TYRE, LEBANON. Wednesday, July 26, 2006: After an Israeli airstrike destroyed two buildings in downtown Tyre, Lebanon, one man helped another who had fallen and was hurt. As people searched through the burning remains, aircraft again could be heard overhead, panicking the people that a second strike was coming.
Editor's Note: Tyler Hicks' photograph
We have received e-mails alleging that Tyler Hicks set up his photograph from Tyre, Lebanon, on Wed., July 26, 2006 [above]. One man is seen helping another. In earlier images, Hicks photographed the injured man searching for survivors after a bomb attack. Michelle McNally, photo editor at The New York Times, writes:
"Tyler Hicks is an experienced photojournalist, and none of his work has been digitally altered or staged. But one of the photographs in the [NYT] slide show appeared with an imprecise caption.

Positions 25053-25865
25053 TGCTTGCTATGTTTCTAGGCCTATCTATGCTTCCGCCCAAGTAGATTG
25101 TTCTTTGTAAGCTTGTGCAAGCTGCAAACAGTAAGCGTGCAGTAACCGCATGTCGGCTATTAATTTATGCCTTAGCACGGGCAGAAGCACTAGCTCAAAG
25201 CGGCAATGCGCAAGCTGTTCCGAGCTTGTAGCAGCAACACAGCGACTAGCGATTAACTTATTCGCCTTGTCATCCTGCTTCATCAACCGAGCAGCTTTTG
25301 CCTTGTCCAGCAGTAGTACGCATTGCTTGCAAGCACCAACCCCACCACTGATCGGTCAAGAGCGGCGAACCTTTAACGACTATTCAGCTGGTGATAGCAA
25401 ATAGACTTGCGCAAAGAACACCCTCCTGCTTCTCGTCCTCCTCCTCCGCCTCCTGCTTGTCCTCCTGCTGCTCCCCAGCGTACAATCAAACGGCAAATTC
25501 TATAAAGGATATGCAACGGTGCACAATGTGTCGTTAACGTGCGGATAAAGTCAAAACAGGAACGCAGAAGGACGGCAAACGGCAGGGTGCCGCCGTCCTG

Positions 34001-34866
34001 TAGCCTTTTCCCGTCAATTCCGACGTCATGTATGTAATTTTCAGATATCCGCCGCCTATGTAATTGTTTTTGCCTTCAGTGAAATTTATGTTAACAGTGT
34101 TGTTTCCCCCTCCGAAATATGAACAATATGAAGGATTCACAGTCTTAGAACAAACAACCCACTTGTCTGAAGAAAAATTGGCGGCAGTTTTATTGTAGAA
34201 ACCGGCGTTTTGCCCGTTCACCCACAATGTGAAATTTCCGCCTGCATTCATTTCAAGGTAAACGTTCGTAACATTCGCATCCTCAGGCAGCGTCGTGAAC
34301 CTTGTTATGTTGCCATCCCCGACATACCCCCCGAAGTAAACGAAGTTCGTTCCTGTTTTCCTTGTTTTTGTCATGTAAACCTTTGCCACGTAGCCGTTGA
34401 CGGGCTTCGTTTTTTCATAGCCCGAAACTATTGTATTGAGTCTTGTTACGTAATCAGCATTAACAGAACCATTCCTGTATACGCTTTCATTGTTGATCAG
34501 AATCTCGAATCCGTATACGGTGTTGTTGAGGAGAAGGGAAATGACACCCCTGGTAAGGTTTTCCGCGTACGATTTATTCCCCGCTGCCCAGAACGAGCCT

"Hicks was nearby when an Israeli air strike destroyed two buildings, and he photographed the scene and rescue efforts. In the slide show, a man trying to help is first seen active among the rescuers and then, near the end, being helped himself after he fell and was injured.
"The caption on that picture included information about the deaths that day, and it was written in a way that could imply that this man was a victim buried in the rubble. The same photograph appeared in The New York Times July 27 with a caption correctly explaining that the man was injured after the attack.
"After receiving the questions from readers on Aug. 9, we corrected the imprecise caption in the slide show to match the one that appeared correctly in the newspaper. Go to http://www.nytimes.com."
Sometimes photographic "evidence" isn't what it seems. While we need to keep our eyes open for manipulation, I think that we also need to look at the images and appreciate the danger photographers choose to brave.